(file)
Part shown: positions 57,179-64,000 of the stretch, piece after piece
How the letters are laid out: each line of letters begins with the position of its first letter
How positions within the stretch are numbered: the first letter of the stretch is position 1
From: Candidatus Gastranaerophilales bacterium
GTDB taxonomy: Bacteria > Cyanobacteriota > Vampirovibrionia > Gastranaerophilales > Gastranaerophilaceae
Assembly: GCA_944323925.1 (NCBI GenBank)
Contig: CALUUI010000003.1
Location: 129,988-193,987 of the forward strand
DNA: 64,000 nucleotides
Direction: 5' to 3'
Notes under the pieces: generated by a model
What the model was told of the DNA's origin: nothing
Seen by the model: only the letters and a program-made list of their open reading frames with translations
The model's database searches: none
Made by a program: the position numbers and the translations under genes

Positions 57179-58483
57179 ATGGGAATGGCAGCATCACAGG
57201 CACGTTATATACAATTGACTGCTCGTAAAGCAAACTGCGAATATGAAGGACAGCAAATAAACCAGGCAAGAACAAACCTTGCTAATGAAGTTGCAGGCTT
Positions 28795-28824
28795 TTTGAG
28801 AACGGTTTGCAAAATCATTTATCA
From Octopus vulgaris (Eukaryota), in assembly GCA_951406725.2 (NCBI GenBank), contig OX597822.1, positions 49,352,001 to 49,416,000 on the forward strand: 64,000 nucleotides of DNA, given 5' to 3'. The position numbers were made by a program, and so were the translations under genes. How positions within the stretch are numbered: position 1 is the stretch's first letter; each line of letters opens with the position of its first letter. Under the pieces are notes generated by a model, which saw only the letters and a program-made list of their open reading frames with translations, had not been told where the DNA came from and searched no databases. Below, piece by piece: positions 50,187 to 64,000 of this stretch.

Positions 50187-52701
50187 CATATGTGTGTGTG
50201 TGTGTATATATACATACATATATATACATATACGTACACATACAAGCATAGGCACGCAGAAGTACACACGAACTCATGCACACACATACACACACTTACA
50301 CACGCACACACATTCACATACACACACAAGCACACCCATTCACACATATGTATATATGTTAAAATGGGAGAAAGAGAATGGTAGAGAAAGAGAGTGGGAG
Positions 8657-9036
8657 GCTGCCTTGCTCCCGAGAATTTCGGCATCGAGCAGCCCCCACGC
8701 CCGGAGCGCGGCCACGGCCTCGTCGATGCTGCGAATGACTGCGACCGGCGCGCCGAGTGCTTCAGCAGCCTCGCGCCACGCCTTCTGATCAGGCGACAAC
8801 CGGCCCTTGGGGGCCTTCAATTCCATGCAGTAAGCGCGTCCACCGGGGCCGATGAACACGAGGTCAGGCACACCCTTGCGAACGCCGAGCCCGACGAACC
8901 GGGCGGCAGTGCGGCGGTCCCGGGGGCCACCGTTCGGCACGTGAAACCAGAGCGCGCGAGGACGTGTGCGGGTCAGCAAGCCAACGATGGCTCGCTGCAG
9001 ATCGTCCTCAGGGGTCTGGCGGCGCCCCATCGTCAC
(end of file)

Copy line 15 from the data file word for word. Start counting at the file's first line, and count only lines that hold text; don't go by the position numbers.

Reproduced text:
Made by a program: the position numbers and the translations under genes